Christine wrote to me first. She was pretty and she asked me if I could meet her for our first date closer to where she lived, a little over an hour away. I asked her, in return, if she'd mind meeting someplace equidistant.
"It has to be here," she wrote, "It'll all make sense once you come."
She wouldn't tell me more than that, but she lived closer to a big city, so perhaps she was planning a surprise, something that could only be done around her area. I agreed to her terms and drove out to meet her.
We met at the edge of a small town, on a main street. I asked her what she had in mind to do. She said, "I know a place where heaven touches earth. A gateway to paradise and the great beyond. Want to see?"
Not what I was expecting, but I played along. I followed her in my car to the ruins of an old wooden farmhouse. She stepped out of her car and we went inside the empty building together. She pointed to the middle of the hay-strewn room and said, "There it was. It was a blue and white swirling vortex, and I heard my grandmother and great-grandfather. They told me to jump in and follow them, but I asked them how I'd make it back and they told me that I would never want to come back."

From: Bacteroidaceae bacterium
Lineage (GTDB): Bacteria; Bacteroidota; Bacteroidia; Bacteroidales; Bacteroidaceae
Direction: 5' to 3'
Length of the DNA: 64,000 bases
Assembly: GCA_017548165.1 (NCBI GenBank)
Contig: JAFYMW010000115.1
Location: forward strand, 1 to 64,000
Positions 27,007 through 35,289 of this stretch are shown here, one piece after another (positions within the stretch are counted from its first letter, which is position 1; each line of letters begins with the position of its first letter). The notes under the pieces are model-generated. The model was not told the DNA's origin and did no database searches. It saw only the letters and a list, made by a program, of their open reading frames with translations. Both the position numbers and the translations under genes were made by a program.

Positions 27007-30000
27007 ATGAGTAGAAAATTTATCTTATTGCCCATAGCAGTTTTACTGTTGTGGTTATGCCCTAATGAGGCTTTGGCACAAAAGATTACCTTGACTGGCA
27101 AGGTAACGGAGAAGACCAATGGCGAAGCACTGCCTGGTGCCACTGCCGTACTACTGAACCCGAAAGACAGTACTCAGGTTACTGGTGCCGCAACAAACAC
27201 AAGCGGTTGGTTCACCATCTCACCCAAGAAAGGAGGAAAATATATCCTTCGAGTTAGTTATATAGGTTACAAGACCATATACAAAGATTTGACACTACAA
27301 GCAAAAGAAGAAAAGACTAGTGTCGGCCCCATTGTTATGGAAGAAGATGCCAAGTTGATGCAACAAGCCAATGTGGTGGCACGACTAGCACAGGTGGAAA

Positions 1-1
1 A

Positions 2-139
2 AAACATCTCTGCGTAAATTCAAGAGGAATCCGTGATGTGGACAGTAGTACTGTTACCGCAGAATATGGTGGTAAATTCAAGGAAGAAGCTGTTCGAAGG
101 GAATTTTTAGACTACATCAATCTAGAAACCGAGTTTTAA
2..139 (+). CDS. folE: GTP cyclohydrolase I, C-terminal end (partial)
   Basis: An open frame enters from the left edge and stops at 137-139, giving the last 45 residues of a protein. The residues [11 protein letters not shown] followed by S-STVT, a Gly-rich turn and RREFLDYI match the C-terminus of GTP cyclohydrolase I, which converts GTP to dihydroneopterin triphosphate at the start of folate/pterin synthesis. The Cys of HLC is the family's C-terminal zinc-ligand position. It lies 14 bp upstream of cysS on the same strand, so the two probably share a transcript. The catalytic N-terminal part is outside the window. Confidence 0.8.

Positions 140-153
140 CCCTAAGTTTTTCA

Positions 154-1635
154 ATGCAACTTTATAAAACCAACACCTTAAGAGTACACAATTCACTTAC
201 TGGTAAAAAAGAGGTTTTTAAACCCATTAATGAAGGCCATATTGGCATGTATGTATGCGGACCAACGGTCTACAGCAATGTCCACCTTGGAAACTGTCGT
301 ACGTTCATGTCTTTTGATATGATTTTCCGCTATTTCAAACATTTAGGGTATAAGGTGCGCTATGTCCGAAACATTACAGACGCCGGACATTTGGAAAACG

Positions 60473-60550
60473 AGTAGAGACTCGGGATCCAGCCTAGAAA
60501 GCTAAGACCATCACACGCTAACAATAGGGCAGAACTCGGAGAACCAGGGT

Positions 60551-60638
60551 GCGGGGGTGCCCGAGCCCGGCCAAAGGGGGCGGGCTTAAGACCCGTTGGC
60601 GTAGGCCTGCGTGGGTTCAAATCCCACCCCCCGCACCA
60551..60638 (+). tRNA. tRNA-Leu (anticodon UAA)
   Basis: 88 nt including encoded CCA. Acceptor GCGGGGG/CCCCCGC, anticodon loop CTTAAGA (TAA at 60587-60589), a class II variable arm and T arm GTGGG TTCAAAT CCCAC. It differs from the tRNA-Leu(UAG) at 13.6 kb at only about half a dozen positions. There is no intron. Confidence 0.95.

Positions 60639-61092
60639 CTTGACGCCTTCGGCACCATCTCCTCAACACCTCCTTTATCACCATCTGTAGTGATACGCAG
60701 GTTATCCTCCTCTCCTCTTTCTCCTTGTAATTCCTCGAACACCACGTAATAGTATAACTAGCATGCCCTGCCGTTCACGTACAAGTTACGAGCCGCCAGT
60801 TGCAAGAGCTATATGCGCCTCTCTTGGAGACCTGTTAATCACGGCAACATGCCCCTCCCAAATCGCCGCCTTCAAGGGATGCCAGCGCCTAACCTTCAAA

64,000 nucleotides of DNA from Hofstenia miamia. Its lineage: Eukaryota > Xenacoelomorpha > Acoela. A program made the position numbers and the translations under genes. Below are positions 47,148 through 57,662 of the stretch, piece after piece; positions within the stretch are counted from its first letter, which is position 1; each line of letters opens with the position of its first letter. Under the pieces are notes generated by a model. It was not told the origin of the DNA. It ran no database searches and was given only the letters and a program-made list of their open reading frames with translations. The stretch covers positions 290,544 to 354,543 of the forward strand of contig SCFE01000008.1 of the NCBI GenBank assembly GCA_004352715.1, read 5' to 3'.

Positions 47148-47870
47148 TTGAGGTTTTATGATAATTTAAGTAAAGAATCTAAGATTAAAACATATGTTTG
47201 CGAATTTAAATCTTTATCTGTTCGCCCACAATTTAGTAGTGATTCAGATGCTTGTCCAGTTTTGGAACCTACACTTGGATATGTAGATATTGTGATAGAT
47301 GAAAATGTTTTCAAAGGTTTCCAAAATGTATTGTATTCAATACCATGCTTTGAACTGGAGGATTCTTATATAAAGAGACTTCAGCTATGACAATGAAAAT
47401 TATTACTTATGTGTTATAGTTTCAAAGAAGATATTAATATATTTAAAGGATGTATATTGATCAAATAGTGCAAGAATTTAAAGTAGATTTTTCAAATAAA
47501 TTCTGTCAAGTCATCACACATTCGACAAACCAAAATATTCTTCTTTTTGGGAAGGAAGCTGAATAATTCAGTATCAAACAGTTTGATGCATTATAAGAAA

I didn't see any such vortex, or any evidence that one had ever existed there. I told her, "Well, maybe it's moved on. Did you want to get lunch or something?"
She walked all the way around the building, looking up and down. Once she seemed to be satisfied that there was no trace of a gateway to the great beyond, she returned to me and said, "Yeah. Let's just go do stupid lunch."
Lunch, back in town, was not enjoyable in the least. She was despondent and attached the word "stupid" to everything she said. "Yeah, I went to the stupid University of North Carolina." "I ate stupid crackers for dinner last night." "Movies are stupid."
No real chemistry there, so I returned home and never saw her again.